“Yes, yes, but it is quicker. Bentley is ready to charge, and has orders to close dress on your left. You must close on the creek.” I rode back to the creek, about six of my companies had crossed, when General Rosser rode up and ordered me to move at once by the right flank and charge them. I told him I would do so as soon as I had crossed my whole command; he was very impatient and rode off. As my last company crossed, I moved by the right flank, charged and immediately engaged the enemy, and soon got them on the run; we captured there just seventeen horses. As I had heard that General Terry had just had his horse killed under him, I sent him a horse, but learned from my courier that the General's leg had been broken and he had relinquished command to Colonel Mayo.

We pursued the enemy that day to Dinwiddie Courthouse, and had been continually on the run, when to our surprise, we were ordered to halt, although we could see the enemy still fleeing before us. We were kept there until late in the night, probably until long after midnight, when we were again put on the march, and to our surprise, were taken on the back track, until we reached the Dinwiddie Courthouse Road, which road we followed until we reached Five Forks, where we were halted and ordered to entrench ourselves. We felled trees and by noon had made a substantial breastwork. We could plainly hear a heavy and continuous fire some distance to our left; all sorts of rumors were afloat. At that time General Pickett was absent and no one seemed to know where he was. 'Twas said that General Bushrod Johnson, on our left, was being beaten back, and was calling for aid; again that General Munford, with two cavalry brigades, had reinforced Johnson, and in turn was driving the enemy, &c. Joe Mayo came to my headquarters and complained that as far as he knew, there were no pickets in our front. I told him there were none from my command, but that I knew there were troops in our front, and I believed the enemy, but [360] possibly General W. H. F. Lee's Brigade of Cavalry, as he had been operating with us the night before.

Gloomy outlook.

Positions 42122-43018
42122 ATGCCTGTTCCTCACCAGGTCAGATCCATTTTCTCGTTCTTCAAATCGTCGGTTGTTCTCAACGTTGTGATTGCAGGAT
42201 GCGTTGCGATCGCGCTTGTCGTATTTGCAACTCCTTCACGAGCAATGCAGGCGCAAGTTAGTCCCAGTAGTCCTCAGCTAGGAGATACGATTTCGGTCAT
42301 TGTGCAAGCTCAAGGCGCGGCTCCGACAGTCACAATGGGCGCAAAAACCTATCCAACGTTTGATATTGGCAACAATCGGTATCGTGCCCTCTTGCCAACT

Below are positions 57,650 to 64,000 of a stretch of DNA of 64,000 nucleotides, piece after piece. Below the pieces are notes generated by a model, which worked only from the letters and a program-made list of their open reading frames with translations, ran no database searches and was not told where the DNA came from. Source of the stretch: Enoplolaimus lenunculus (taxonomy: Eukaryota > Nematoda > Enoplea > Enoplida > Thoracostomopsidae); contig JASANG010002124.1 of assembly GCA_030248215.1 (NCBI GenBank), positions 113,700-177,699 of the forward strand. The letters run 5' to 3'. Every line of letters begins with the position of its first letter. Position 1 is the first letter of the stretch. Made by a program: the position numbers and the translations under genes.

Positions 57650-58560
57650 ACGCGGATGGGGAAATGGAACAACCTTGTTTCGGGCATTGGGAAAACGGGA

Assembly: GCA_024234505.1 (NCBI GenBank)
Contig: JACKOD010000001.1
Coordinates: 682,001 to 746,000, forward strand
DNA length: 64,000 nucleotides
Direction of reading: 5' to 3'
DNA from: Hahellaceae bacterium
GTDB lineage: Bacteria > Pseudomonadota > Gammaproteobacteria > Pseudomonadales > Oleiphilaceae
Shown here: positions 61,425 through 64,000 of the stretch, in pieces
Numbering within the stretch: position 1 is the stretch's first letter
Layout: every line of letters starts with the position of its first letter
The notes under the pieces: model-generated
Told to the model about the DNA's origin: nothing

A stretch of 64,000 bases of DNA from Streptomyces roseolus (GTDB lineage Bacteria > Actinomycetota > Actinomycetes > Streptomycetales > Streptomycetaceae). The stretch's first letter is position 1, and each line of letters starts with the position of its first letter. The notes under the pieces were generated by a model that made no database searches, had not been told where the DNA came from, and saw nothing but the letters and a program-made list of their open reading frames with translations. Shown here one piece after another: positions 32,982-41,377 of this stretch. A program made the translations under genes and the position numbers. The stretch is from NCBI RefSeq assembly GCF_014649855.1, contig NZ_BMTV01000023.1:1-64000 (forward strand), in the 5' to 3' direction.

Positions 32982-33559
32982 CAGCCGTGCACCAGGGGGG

Mayo said that Ransom, on our left, was appealing for aid, but that in Pickett's absence no one would assume the responsibility of weakening his division. General Geo. H. Steuart (known as Maryland Steuart), the senior brigadier, refused the responsibility. I urged Mayo to throw a picket in our front; our men in the works had been on the march and battlefield continuously for forty hours, and they would sleep in the trenches. He said he thought so, too, but he feared more of an attack upon our left, as the firing from that direction was continually getting nearer and nearer. Just then a courier in great haste and much excited, rode up to Mayo; from whom he came or what was his communication I do not know. Mayo only said to me, ‘Ransom still asks for help,’ and rode off, but a moment later rode back and ordered me to cover my front with one company, and to order that company to cover one-half of the brigade front as outposts. I immediately sent Lieutenant Whit Lazenby with Company B to execute this order. There was now a general feeling of uneasiness among our officers and men! we had seen so much service, that something in the wind told when things were going wrong. I felt very anxious as to Lazenby and his company. I knew that he (Lazenby, would fight them as long as he had a cartridge in his box, but I thought possibly he might lack discretion. I rode a short distance in my front and met one of Lazenby's men (I had forgotten his name, but that gallant old comrade, Ned Ewart, came to my rescue a day or two since, and in conversation with him I was informed that this man was Ned Farmer), mounted upon a splendid horse and marching a prisoner beside him. Ned said he had captured him on the lines. The prisoner stated that he belonged to General Merritt's Cavalry Division. I sent Farmer with his horse and prisoner to Colonel Mayo. Farmer telling me that Lazenby was all right, I felt assured. Soon after that I heard firing along Lazenby's line; he was evidently engaged. I called the regiment at once to arms, and awaited developments. The firing on Lazenby's line soon ceased, but I had no report [361] from him. Soon Lieutenant Clarence Haden, of Company B, came in and reported that Lazenby and his whole command had been captured by the enemy. I at once advised Colonel Mayo. I received no reply from him, or to my communication, but instead, an order to march my regiment by the left flank down our line of works and report to General Ransom, and place myself and command under his orders.